2 April 2016 1:12 PM GMT
“The mental anguish which a student has to face in the event of his losing a theory or practical by marginal marks necessitating re-appearance for all the papers in theory and practical in order to secure a pass is unimaginable”said the CourtJustice V. Chitambaresh of Kerala High Court has on Thursday(31/03/16) held that the practice of insisting a student to undertake the entire...
“The mental anguish which a student has to face in the event of his losing a theory or practical by marginal marks necessitating re-appearance for all the papers in theory and practical in order to secure a pass is unimaginable”said the Court
Justice V. Chitambaresh of Kerala High Court has on Thursday(31/03/16) held that the practice of insisting a student to undertake the entire examinations for a mere failure in a single theory / practical exam is unreasonable and arbitrary.
The Judgment[(Dr Geethu.S and another v Kerala University of Health Sciences and others) was delivered in a petition filed by two students along with some other connected W.P(c)’s which had been filed alleging inconsistency between the regulations fixed by Kerala University of Health Sciences(KUHS) and Medical Council of India(MCI).The petitioners were not declared successful in the Post-graduate Medical course for the reason that they had failed to secure the minimum marks in one of the four theory papers or in one of the clinical/practical tests. They further challenged the condition in the KUHS regulations ,which insisted that to secure a pass ,they had to undertake the entire examinations including the whole subjects/theory once again.
The challenge in the Petitions were on two counts. Firstly, that the regulations of the university were inconsistent with regulations prescribed under the M.C.I. Secondly, it required any student who failed in a single theory or practical exam to again undertake the entire examinations to secure a pass.
Justice Chitambaresh, on a thread analysis of the both the regulations, noted that the one prescribed by the M.C.I did not mandate for obtaining minimum marks as a separate pass both in theory and practicals. The court arrived at a such a conclusion painstakingly on its own , even though none of the candidates had impugned the same. The court opined :-“MCI Regulations do not explicitly state that a candidate should secure a minimum of 50 percent marks in the theory and practical simultaneously in order to be successful as in the KUHS Regulations in which case only there would be a direct conflict. KUHS Regulations on the other hand explicitly state that a candidate should secure a minimum of 50 percent marks in the theory and practical simultaneously in order to be successful which is absent in MCI Regulations. The inevitable conclusion therefore is that there is no direct conflict or repugnancy between the MCI Regulations and the KUHS Regulations in the prescription of a simultaneous minimum. But one cannot lose sight of the fact that a candidate could be declared as 'passed' if the MCI Regulations are adopted and at the same time declared as 'failed' if the KUHS Regulations are adopted. The KUHS Regulations are not consistent with or in conformity with the MCI Regulations in the matter of prescribing a minimum of 50 percent marks in theory and practical simultaneously in order to secure a pass in the examinations.” It was further observed as follows:-“ The fate of the students should not dangle on the basis of such nebulous or slippery words and it is only fair that the Medical Council of India clears the ambiguity by an explanation or amendment of the MCI Regulations.” The court then directed the Medical Council of India as to clarify expeditiously within a time frame, as to whether each candidate should simultaneously pass the theory and practical securing 50 percent marks in each ,which can then be incorporated in the KUHS Regulations appropriately.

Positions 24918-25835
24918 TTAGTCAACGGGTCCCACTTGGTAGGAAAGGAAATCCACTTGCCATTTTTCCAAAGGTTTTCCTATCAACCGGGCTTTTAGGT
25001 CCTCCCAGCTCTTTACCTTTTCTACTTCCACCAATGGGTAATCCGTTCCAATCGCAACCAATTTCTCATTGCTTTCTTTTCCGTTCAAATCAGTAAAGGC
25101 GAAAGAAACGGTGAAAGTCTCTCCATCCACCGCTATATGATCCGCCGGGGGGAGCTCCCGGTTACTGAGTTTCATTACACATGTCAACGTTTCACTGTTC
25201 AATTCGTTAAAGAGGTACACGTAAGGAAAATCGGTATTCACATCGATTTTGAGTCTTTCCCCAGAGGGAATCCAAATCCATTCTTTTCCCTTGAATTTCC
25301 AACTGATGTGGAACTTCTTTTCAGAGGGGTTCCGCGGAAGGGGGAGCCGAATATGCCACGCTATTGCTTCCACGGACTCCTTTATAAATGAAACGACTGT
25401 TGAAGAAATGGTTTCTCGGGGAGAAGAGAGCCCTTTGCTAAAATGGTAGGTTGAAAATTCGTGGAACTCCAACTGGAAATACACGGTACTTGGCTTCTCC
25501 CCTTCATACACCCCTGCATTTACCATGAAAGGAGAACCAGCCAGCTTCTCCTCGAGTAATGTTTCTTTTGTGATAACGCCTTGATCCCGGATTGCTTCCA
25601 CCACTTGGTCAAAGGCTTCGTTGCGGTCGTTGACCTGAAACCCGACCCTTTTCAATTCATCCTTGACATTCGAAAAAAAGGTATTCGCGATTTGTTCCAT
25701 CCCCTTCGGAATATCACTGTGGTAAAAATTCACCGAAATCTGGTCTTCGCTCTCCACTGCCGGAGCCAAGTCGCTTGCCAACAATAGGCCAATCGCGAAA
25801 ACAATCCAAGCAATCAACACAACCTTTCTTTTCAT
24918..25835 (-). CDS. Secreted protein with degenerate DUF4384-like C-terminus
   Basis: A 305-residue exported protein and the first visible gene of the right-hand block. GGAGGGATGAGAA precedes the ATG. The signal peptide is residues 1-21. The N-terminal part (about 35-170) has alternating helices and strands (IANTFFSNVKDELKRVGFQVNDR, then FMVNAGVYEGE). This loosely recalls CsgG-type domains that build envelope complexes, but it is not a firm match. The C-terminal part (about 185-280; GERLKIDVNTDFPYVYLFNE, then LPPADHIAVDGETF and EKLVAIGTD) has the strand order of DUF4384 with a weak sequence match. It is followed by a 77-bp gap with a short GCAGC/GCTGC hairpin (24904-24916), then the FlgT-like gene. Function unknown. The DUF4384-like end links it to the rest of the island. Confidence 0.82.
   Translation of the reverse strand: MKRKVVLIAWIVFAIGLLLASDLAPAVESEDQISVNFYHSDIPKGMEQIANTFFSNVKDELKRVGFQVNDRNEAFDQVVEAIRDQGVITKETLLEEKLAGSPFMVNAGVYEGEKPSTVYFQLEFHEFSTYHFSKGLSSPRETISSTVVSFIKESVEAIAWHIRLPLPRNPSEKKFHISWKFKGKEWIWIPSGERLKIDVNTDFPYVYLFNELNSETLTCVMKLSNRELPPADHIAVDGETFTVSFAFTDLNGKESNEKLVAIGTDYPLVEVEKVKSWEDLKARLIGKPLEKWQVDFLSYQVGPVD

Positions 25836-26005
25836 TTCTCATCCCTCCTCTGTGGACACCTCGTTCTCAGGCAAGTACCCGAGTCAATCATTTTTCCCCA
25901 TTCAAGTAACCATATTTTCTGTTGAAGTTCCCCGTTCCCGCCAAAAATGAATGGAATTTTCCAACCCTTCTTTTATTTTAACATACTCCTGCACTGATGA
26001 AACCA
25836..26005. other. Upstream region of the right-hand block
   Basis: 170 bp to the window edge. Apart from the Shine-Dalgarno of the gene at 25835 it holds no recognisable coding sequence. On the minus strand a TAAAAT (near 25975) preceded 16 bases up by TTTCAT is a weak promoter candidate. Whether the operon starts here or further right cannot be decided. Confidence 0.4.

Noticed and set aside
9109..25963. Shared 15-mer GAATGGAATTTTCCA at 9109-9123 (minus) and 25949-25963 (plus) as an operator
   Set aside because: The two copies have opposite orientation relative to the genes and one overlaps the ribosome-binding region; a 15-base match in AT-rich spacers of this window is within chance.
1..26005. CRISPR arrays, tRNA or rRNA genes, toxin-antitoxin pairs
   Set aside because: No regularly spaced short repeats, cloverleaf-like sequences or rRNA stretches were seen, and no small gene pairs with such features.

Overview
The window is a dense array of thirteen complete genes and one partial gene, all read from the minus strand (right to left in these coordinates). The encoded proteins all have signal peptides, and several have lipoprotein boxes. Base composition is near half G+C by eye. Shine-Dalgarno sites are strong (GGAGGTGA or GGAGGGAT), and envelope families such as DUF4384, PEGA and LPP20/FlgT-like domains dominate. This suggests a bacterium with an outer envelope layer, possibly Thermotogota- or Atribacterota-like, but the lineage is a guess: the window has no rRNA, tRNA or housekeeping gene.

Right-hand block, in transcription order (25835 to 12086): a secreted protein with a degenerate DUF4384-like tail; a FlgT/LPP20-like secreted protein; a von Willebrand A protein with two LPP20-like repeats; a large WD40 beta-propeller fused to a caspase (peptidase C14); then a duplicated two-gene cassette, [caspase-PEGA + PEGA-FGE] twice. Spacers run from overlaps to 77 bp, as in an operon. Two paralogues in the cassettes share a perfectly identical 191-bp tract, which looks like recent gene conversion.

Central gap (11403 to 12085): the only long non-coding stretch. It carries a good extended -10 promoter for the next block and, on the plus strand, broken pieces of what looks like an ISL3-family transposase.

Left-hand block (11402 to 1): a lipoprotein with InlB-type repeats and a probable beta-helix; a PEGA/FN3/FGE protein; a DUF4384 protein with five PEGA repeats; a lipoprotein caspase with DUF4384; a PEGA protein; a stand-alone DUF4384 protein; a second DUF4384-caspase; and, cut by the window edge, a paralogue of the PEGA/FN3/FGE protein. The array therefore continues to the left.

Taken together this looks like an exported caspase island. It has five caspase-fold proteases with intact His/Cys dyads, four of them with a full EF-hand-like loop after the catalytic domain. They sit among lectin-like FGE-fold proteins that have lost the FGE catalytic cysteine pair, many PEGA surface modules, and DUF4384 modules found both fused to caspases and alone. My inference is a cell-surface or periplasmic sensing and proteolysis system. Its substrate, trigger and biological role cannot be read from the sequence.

The court on a further interpretation held that the condition in the K.U.H.S regulations, which insisted a student to further undertake the entire examinations for a failure in a single theory/practical examination as arbitrary, unreasonable and violative of Article 14 of the Constitution of India,1950.The court held as follows :- “Repetitive undertaking of examinations after having secured the minimum prescribed does not scale up the standard and can only be termed as oppressive from the point of view of the student. The repetitive appearance in examinations under the KUHS regulations has no rationale nexus with the object sought to be achieved and is obviously violative of Article 14 of the constitution of India (equality before law)."
The Judicial reasoning of the court on this count, was expressed through Justice Chitambaresh on the following lines:-“The mental anguish which a student has to face in the event of his losing a theory or practical by marginal marks necessitating re-appearance for all the papers in theory and practical in order to secure a pass is unimaginable. It is possible that a candidate who has passed in the first attempt may fail in the same examination in the second attempt and the vicious circle of pass and fail will only result in unfairness to the extreme. Clause 3.16 of the KUHS Regulations to the extent it insists that 'a candidate who fails in one subject either theory/practical shall have to appear for all the papers including theory and practical' is unreasonable and arbitrary.”
The court then disposed the petitions, holding the KUHS Regulations as invalid, as the same was not notified in the gazette when the university statute (KUHS First Statutes, 2013) came into being.
Read the Judgment here.